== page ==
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Psalms 74:15

    Psalms 74:15 Translations

    King James Version (KJV)

    Thou didst cleave the fountain and the flood: thou driedst up mighty rivers.

    American King James Version (AKJV)

    You did split the fountain and the flood: you dried up mighty rivers.

    American Standard Version (ASV)

    Thou didst cleave fountain and flood: Thou driedst up mighty rivers.

    Basic English Translation (BBE)

    You made valleys for fountains and springs; you made the ever-flowing rivers dry.

    Webster's Revision

    Thou didst cleave fountain and flood: Thou driedst up mighty rivers.

    World English Bible

    You opened up spring and stream. You dried up mighty rivers.

    English Revised Version (ERV)

    Thou didst cleave fountain and flood: thou driedst up mighty rivers.

    Clarke's Commentary on Psalms 74:15

    Thou didst cleave the fountain - Thou didst cleave the rock in the wilderness, of which all the congregation drank.

    Thou driedst up mighty rivers - Does not this refer to the cutting off the waters of the Jordan, so that the people passed over dryshod?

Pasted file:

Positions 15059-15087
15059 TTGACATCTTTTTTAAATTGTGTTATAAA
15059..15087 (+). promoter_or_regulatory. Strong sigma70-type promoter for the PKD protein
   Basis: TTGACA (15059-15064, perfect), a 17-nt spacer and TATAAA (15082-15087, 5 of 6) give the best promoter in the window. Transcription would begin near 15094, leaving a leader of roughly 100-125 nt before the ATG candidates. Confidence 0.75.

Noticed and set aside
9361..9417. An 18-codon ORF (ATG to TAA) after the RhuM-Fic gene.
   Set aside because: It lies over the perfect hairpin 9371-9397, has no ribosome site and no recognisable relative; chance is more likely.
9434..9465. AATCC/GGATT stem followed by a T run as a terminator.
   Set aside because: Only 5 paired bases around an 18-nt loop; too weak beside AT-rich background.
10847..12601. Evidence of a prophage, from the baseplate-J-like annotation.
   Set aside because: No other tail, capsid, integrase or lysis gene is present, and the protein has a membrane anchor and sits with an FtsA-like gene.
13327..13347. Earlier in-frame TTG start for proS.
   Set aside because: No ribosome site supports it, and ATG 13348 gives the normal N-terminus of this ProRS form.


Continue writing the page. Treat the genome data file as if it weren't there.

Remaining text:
Barnes' Notes on Psalms 74:15

    Thou didst cleave the fountain and the flood - That is, the source of the streams and the streams themselves. The main allusion is probably to the Jordan, and the idea is, that God had, as it were, divided all the waters, or prevented any obstruction to his people from the river in any respect; as if the waters in the very springs and fountains, and the waters in the channel of the river flowing from those springs and fountains, had been so restrained and divided that there was a safe passage through them. Joshua 3:14-17.

    Thou driedst up mighty rivers - Margin, "rivers of strength." The Hebrew - איתן 'êythân - (compare Deuteronomy 21:4; Amos 5:24; 1 Kings 8:2) - means rather perennial, constant, ever-flowing. The allusion is to rivers or streams that flow constantly, or that do not dry up. It was this which made the miracle so apparent. It could not be pretended that they had gone over the bed of a stream which was accustomed to be dry at certain seasons of the year. They passed over rivers that never dried up; and, therefore, it could have been only by miracle. The main allusion is undoubtedly to the passage of the Jordan.

    Wesley's Notes on Psalms 74:15

    74:15 The flood - Thou didst by cleaving the rock, make a fountain and a stream to flow from it, for the refreshment of thy people in those dry deserts. Driedst - Jordan and the Red Sea; for the sea itself; yea, a greater sea than that, is called a river, Jonah 2:3, where the Hebrew word is the same which is here used. And the same title is expressly given to the sea, by Homer, and other ancient writers.